Billboard Effect: Example 1

In pursuit of interesting Flash effects, we present in this experiment billboard-type transitions between images. You can change the number of billboard segments and choose a horizontal or a vertical transition. For number of slices equal 1, you obtain an image flip of the playing card type.


  • Download all 'fla' and 'as' files corresponding to this experiment:

The zip file contains all source files corresponding to this experiment. We discuss the custom AS3 Billboard class and the code behind the applets on the last page of this presentation. In the comments to the code, we explain how you can easily customize your billboard, its size, the images displayed etc.


The examples in this experiment use a custom AS3 Billboard class. The class, as you can see in the attached source files and on the last page of this tutorial, is very easy to use.

If your collection of images is long or the images are large, you may want to load them at runtime rather then embed them in a fla file. For runtime loading, you can use our custom ImageLoader class from the tutorial: Cube in Bloom: Distorting Images in AS3, 3D Menu on a Cube. Also, in its guts, the Billboard class uses a custom BitmapTransformer class. The BitmapTransformer class was introduced and discussed in the latter tutorial as well.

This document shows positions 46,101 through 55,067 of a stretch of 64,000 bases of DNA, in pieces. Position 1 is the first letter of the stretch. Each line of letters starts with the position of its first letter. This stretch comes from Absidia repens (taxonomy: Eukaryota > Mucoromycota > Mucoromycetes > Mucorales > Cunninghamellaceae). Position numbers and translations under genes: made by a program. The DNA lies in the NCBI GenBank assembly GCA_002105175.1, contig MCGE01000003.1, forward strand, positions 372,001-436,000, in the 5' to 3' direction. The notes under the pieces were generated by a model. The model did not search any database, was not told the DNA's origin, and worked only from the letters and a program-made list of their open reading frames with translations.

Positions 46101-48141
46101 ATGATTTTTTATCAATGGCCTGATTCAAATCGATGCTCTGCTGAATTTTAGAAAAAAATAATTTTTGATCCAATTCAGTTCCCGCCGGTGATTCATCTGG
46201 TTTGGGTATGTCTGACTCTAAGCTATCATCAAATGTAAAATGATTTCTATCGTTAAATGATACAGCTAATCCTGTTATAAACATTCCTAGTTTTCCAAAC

Since we have all the code for billboard effects encapsulated in an AS3 class, we can create many instances of the class within one application. On the next page, we create two instances of the Billboard class.

You can use the classes presented here to create billboard transitions between any two DisplayObjects not necessarily between images. You simply use the 'draw' method of the BitmapData class to 'draw' any DisplayObject into a BitmapData object. Visit our tutorial: AS3 Widgets Flipping in 3D, Taking Snapshots of DisplayObjects to see the method in action.

In Flash Player 10 the billboard effect will be easier to accomplish via the new AS3 properties rotationX and rotationY. In fact, this experiment is inspired by a Flash Player 10 experiment by Devon O. in his onebyoneblog.

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